Posted 19 June 2009 - 09:27 AM
I've been in the computing world since I saw my first five ton Burroughs Analog around 1959, when I was twelve. It used punched paper tapes and was a mass of lights and gears and pots and who only knows what else, but I immediately recognized it as Archimedes lever with which the world would be moved(thus my moniker). I saw it demonstrated, pulling punch tape through the reader, and I have no memory of ever seeing it used again. It was enough to catch my imagination, and that was all I needed. I took my first computer course in 1966 at U.T. Austin on the CDC 6600 and 3300 that were used for courses and everything else at the time. I saw, but never got to use IBM 1600 and 1800 series computers, but never got to program on them. CDC had given the 6600 to U.T., to get help in writing the compilers, so we usually had a new version of the compiler almost every week of a course. The error messages and in general all the real work was done by grad students, so the error messages were a little rough, to the order of "idiot, why did you do this". It is hard to imagine now, but people dropped out of computing courses entirely, because they were paranoid that the computer was after them. With a two year interregnum in the Navy, I finished out a degree in Math with a 27 hour minor in computer science in Fall of 1971 and started my career in this business in 1972 and have been there ever since. I've held about every job in the business, with my long term title working out to Senior Systems Programmer. I have programmed 100's of thousands of lines of more programming languages than I can count, and for the last 22 years, I have been a small time consultant in the PC world, doing whatever my customers have needed, from programming to repair to hardware and software acquisition and installation and so forth. I mostly handle small business networks, with only one really big and ugly server in the bunch, unfortunately still running Windows 2003.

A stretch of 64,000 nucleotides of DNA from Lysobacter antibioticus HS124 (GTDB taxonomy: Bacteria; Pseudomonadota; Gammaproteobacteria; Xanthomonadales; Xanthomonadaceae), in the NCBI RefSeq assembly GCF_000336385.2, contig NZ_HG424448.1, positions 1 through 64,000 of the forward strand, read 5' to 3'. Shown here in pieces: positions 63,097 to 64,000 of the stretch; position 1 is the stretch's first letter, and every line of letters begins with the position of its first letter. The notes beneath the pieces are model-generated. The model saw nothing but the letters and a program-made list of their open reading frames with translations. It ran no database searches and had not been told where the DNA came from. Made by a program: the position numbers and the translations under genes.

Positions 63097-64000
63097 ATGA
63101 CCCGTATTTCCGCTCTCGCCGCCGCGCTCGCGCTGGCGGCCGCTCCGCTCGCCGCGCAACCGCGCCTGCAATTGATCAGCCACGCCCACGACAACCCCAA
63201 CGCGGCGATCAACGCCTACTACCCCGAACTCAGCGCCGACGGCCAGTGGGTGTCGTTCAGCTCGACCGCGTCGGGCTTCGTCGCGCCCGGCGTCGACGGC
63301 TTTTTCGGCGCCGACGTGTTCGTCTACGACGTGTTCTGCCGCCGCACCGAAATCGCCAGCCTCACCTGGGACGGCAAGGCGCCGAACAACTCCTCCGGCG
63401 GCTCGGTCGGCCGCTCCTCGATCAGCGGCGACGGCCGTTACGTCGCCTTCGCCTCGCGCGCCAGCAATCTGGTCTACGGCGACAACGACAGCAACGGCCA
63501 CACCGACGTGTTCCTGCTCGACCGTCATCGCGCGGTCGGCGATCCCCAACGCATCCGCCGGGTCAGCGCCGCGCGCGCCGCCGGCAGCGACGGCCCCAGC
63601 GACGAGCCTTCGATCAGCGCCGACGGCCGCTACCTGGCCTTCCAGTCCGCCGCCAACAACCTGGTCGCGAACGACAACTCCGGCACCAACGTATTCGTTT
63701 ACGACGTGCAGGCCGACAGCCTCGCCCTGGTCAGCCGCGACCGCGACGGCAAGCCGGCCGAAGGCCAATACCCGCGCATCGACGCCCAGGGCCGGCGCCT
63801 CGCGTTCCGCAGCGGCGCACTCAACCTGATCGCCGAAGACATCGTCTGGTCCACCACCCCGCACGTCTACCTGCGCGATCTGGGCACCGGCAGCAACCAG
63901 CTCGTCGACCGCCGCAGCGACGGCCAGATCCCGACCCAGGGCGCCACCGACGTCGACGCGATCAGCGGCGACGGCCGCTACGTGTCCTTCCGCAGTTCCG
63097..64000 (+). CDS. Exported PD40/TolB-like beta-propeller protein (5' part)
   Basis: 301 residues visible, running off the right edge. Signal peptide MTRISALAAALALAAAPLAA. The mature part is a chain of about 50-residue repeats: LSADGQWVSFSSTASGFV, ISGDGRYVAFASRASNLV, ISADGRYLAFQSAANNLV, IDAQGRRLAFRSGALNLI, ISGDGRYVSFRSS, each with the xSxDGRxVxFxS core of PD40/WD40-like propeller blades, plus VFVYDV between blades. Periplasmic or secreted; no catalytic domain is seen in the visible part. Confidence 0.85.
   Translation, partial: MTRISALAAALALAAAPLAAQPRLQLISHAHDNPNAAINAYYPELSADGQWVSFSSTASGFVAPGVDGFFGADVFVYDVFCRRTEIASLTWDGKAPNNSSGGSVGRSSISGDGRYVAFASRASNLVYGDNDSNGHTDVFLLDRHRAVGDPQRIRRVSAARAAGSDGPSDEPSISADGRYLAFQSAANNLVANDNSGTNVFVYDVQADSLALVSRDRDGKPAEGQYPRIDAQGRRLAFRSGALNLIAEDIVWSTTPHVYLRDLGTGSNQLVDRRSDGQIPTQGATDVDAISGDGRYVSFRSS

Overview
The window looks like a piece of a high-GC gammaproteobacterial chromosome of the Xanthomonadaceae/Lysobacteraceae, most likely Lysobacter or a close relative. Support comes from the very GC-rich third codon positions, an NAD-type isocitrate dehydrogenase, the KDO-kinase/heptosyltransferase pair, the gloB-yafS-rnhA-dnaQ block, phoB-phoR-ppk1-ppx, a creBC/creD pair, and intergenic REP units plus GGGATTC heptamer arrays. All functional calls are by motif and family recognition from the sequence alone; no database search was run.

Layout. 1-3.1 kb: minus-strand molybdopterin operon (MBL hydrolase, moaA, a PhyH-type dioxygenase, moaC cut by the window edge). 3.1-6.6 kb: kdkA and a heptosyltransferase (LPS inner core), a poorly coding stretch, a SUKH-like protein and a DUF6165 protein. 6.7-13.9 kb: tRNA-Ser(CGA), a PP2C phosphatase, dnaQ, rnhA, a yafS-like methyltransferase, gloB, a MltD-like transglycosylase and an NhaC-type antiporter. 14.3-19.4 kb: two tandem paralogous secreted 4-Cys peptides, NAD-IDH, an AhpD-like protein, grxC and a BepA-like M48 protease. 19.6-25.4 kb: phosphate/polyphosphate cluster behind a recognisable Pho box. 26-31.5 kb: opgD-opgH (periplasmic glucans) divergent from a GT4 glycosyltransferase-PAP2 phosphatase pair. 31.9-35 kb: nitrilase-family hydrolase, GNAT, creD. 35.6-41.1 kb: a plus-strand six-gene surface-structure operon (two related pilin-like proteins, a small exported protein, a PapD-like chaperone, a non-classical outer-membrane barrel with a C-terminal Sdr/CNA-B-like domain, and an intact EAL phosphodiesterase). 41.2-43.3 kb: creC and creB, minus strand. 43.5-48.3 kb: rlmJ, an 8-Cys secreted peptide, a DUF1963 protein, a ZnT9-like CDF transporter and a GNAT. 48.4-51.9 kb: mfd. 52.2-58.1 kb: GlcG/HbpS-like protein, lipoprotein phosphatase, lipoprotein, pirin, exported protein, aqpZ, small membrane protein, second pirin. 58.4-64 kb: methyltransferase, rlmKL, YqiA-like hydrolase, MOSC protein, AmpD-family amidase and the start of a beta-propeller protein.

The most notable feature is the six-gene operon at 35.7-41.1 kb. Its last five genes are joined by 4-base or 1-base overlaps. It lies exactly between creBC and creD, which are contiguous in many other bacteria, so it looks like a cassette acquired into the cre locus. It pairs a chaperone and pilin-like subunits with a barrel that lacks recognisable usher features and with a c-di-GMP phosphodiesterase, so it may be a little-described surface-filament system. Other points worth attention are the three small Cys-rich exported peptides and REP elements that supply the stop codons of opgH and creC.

In my career, I've seen at least one of most types of problems, from weird hardware to weird software to just plain weird. My favorite recent story grows of the "cupholder" story. One of my customers called up and said that he was having trouble with his floppy drive. He has a camera that still uses the mini-CD's, and since it fitted, he slotted it right into the floppy drive. Needless to say, it did not do either the disc or the floppy drive any good. When he called and I realized what he had actually done, I had to put the phone on mute for about 30 seconds while i regained my composure. Life in this business can be strange.